Rakoff then systematically dissects the Justice Department’s three predominant excuses for their failure to prosecute individuals who undoubtedly fostered the conditions that led to the financial meltdown of 2008. The first–the difficulty of proving intent (an essential element to prove fraud), he finds weak.  Judge Rakoff believes that given the scale of the abuse the Justice Department would be capable of eliciting enough evidence to prove conscious disregard, or «willful blindness» on the part of corporate CEO’s and officers whose companies engaged in these transactions.  In a Federal criminal trial for fraud, conscious disregard can and does qualify as «intent.»The second excuse, that proof of «reliance» would be difficult since the parties to these transactions were sophisticated investors–he dismisses fairly out of hand. The criminal standard for fraud requires no such proof, and he explains why.

Finally, the Justice Department–specifically Attorney General Eric Holder–has raised the possibility that such prosecutions might result in economic harm to the country.  Rakoff believes that for a Federal official charged with enforcing the law this position–the «too big to jail» position– is disturbing, to say the least.  He notes that Holder recalibrated his remarks and said they had been misconstrued, but in any event this leads Rakoff to his central point–that this concern evaporates if individuals are targeted, rather than institutions.

Rakoff believes that the high-profile prosecution of individual CEO’s would have a far greater deterrent effect than do the prosecutions of the companies they work for. So if Justice’s excuses are hollow, what is the real reason these prosecutions haven’t occurred?  Rakoff tacks off the familiar justifications: First, because agents who could have worked the cases were transferred to anti-terrorism duty after 9/11; second, that the SEC operates under a very limited budget, limited even more by Congressional Republicans; and finally that the potential cases were parceled out to assistant US Attorneys with a greater personal interest in prosecuting «run-of-the-mill» financial fraud such as insider trading because of their immediate payoff.

None of these explanations is particularly satisfactory to him given the scope of the harm done. This brings him to to his second, more alarming point–that the government’s own role in fostering the events that led to the crisis has had a chilling effect on prosecutors:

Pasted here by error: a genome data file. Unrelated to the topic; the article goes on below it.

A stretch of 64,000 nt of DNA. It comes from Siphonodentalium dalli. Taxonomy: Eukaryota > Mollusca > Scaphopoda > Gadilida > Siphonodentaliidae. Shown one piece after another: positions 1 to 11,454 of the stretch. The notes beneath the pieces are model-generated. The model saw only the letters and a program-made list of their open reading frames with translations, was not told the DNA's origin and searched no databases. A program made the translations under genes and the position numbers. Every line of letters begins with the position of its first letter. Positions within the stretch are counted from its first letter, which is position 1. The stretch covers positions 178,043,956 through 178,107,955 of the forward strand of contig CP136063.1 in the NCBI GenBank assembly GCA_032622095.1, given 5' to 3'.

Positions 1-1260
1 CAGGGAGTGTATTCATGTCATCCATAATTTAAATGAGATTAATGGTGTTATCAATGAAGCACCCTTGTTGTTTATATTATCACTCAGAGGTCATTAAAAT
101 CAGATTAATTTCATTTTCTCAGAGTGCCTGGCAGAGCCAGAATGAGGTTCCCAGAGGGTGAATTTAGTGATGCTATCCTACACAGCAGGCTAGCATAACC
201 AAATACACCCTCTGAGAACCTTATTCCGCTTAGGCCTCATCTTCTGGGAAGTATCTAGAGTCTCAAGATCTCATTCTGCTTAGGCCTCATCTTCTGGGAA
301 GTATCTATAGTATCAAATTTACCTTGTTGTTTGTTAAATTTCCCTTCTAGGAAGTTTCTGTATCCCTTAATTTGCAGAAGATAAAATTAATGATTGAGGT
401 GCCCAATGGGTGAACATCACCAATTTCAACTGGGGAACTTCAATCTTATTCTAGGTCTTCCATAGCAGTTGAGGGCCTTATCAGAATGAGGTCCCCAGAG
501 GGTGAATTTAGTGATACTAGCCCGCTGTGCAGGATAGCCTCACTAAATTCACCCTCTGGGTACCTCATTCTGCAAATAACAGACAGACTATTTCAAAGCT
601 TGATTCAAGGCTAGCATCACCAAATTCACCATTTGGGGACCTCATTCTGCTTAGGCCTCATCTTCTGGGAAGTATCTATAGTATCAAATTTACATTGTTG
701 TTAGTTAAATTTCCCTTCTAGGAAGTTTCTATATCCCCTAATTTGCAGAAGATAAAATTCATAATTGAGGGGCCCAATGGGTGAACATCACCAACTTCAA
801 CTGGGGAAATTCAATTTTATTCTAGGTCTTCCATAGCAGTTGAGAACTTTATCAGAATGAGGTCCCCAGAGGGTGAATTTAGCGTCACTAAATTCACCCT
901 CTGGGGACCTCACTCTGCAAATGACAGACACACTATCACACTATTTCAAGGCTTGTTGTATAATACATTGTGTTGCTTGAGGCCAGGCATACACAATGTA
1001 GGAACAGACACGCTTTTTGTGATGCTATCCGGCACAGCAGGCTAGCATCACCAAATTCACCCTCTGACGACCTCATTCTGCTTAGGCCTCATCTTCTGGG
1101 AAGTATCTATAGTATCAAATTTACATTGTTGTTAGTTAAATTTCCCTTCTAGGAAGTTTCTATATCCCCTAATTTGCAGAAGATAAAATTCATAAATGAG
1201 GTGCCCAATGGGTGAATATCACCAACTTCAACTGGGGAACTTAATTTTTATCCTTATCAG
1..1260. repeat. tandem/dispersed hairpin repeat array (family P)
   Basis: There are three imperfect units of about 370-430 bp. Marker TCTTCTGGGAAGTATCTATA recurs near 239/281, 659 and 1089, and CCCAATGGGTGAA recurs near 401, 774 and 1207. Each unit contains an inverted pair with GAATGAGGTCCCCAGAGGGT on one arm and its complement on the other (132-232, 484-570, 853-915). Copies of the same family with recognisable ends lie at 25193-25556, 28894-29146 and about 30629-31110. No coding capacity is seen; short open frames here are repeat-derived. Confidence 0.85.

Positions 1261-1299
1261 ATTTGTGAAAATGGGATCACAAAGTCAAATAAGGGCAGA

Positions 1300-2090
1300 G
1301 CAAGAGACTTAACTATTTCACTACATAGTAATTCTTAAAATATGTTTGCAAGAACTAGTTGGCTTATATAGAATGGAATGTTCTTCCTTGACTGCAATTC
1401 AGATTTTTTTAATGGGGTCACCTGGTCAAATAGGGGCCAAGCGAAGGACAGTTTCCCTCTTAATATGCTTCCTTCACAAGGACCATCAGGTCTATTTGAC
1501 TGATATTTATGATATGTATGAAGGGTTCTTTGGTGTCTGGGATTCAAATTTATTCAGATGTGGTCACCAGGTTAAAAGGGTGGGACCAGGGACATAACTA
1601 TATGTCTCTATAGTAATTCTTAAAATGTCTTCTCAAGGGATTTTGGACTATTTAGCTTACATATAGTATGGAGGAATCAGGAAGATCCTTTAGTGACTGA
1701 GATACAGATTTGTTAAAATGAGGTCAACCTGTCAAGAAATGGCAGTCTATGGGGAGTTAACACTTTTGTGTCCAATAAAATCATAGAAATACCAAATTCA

…Even before the start of the housing boom, it was the government, in the form of Congress, that repealed the Glass-Steagall Act, thus allowing certain banks that had previously viewed mortgages as a source of interest income to become instead deeply involved in securitizing pools of mortgages in order to obtain the much greater profits available from trading. It was the government, in the form of both the executive and the legislature, that encouraged deregulation, thus weakening the power and oversight not only of the SEC but also of such diverse banking overseers as the Office of Thrift Supervision and the Office of the Comptroller of the Currency, both in the Treasury Department. It was the government, in the form of the Federal Reserve, that kept interest rates low, in part to encourage mortgages…[.].

If you read that paragraph carefully you’ll notice that–fair or not–no one escapes blame. From the start to the finish, the U.S. government has had its hands in the financial mess, and it was again the U.S. government–recall, for example, the near unanimity between the outgoing Bush and incoming Obama Administrations on TARP– who readily forgave and immediately bailed out most of the very entities directly responsible for the disaster in the first place.

[W]hat I am suggesting is that the government was deeply involved, from beginning to end, in helping create the conditions that could lead to such fraud, and that this would give a prudent prosecutor pause in deciding whether to indict a CEO who might, with some justice, claim that he was only doing what he fairly believed the government wanted him to do.

And that, my friends, is as good a reason as any why you have seen no prosecutions of high level private financial firm CEOs in connection with their actions leading up to the meltdown. While Rakoff won’t come out and say it, the implication is clear–if the elements are there to establish fraud, then the prosecutor’s job is to prosecute. But who to prosecute when the CEO starts attributing his actions to the government?  And implicating «the government» always means naming names–from Rubin to Gramm to Clinton to Reagan, and everyone in between.Finally, Rakoff criticizes the trend by the Justice Department towards punishing companies as opposed to the folks who run them, a trend he describes as unfortunate, leading to a familiar dance that looks like this: